Vulpes Libris

A collective of bibliophiles talking about books. Book Fox (vulpes libris): small bibliovorous mammal of overactive imagination and uncommonly large bookshop expenses. Habitat: anywhere the rustle of pages can be heard.

Coming up on Vulpes Libris

pumpkinsFew of the BookFoxes have cubs living at home with them still, so we don’t have many opportunities to disembowel a pumpkin and carve its face and teeth. So I take great delight in spotting the pumpkins in my neighbourhood as 31 October creeps up on me. When I was a child in Scotland we had to wrestle with carving swedes (which we called turnips) and my GOD those are tough to cut into. You pumpkin carvers have no idea how lucky you are, scooping seeds and flesh out with a spoon rather than hacking into it with knives. It taught us good knife technique, though.

This week on Vulpes Libris we acknowledge the existence of other things that happened on Hallowe’en, and draw your attention to other unexpected delights of the reading season.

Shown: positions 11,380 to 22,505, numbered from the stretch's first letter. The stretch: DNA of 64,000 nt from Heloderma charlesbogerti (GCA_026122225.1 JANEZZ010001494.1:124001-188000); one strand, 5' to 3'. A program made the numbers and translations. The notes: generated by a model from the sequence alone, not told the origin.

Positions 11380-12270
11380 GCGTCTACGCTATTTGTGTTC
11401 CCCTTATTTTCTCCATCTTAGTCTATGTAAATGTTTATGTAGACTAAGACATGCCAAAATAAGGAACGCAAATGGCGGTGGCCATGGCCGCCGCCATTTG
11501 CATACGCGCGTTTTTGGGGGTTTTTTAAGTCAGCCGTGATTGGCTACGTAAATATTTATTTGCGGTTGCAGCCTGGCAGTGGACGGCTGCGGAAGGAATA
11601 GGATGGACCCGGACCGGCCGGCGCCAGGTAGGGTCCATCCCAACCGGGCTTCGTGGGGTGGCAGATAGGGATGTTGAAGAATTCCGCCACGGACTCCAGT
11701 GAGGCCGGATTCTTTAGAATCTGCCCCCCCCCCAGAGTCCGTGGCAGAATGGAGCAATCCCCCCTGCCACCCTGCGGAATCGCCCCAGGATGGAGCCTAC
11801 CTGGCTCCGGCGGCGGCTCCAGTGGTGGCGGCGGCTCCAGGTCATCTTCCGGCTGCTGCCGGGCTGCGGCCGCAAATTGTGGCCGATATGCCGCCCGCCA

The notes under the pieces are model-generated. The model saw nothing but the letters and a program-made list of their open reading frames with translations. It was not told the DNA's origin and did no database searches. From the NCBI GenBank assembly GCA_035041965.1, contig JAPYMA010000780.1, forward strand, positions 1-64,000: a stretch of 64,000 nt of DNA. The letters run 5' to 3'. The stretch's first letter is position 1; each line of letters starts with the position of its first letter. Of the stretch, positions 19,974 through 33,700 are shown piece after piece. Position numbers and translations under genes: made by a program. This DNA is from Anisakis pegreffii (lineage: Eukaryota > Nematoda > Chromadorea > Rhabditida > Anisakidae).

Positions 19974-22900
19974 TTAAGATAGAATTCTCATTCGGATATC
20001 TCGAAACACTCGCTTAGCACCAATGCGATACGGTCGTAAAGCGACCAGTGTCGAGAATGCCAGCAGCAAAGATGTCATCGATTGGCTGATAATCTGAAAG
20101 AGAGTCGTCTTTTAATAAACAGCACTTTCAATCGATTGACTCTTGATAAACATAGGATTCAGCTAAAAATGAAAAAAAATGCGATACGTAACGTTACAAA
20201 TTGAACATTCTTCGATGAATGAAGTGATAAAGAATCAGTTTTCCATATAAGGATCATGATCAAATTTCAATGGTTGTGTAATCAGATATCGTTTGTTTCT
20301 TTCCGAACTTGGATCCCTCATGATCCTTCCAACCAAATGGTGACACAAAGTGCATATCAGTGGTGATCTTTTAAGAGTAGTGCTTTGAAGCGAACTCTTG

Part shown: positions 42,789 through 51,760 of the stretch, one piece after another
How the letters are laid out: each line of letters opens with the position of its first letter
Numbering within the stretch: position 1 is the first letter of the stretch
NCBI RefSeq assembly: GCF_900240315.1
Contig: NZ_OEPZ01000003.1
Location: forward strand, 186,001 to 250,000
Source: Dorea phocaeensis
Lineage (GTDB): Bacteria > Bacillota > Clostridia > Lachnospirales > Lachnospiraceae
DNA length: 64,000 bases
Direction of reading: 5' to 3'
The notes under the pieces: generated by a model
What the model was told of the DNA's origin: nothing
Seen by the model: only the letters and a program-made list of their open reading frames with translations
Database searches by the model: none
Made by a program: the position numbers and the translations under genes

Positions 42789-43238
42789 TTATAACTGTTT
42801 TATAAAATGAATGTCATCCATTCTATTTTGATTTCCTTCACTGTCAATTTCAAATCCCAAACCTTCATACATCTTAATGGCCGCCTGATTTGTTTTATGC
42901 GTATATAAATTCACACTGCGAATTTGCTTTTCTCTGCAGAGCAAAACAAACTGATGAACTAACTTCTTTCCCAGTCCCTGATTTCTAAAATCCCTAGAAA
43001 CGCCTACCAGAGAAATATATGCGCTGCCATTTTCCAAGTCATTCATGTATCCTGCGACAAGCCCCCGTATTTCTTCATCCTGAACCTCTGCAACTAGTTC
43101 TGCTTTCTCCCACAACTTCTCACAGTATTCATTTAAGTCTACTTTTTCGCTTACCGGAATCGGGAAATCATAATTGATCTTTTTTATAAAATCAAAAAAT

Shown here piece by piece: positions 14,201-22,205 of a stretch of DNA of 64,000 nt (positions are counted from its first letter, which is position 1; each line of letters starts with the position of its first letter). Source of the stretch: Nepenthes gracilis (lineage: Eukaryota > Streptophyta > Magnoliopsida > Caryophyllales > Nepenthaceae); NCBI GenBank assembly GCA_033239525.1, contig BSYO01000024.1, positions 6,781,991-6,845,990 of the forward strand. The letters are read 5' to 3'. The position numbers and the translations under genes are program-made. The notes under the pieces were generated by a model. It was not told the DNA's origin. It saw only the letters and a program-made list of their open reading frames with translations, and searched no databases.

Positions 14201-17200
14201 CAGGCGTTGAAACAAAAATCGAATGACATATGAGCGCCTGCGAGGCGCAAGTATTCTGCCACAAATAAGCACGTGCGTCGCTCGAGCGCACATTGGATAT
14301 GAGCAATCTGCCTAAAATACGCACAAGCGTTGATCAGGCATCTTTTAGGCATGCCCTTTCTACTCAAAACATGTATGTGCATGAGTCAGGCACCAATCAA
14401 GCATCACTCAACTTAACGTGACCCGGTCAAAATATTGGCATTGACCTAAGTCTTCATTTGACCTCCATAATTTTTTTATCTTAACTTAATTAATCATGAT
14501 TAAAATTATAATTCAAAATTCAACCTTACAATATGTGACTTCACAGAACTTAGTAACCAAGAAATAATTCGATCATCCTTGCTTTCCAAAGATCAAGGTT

Monday 30 October: Jackie revisits a VL Classic-Henry Thoreau’s Walking.

Tuesday 31 October: Moira takes a look at what happened and – more importantly – did NOT happen in Wittenberg five hundred years ago today, as she reviews Peter Marshall’s 1517: Martin Luther and the Invention of the Reformation.

Wednesday 1 November: Kate reads Antonia White’s Frost in May, and is enraged.

Friday 3 November: Colin picks up a book read by his father as a young man and is surprised by what he finds.

Pumpkins photo by Karen Brackney / Flickr Creative Commons.

About Kate

Blogger, lecturer, podcaster, writer, critic, reviewer, researcher, and publisher (handheldpress.co.uk), in and on British literary history. Preferred occupation while listening to podcasts: cooking or knitting. Preferred soundtrack while reading: the sound of silence.

2 comments on “Coming up on Vulpes Libris

  1. Jackie
    October 29, 2017

    I can’t imagine carving a turnip into a jack-o-lantern!

  2. Kate
    October 29, 2017

    HARD WORK!

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This entry was posted on October 29, 2017 by in Coming up this week, Entries by Kate.

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Acknowledgment

  • (The header image is from Aesop's Fables, illustrated by Francis Barlow (1666), and appears courtesy of the Digital and Multimedia Center at the Michigan State University Libraries.)
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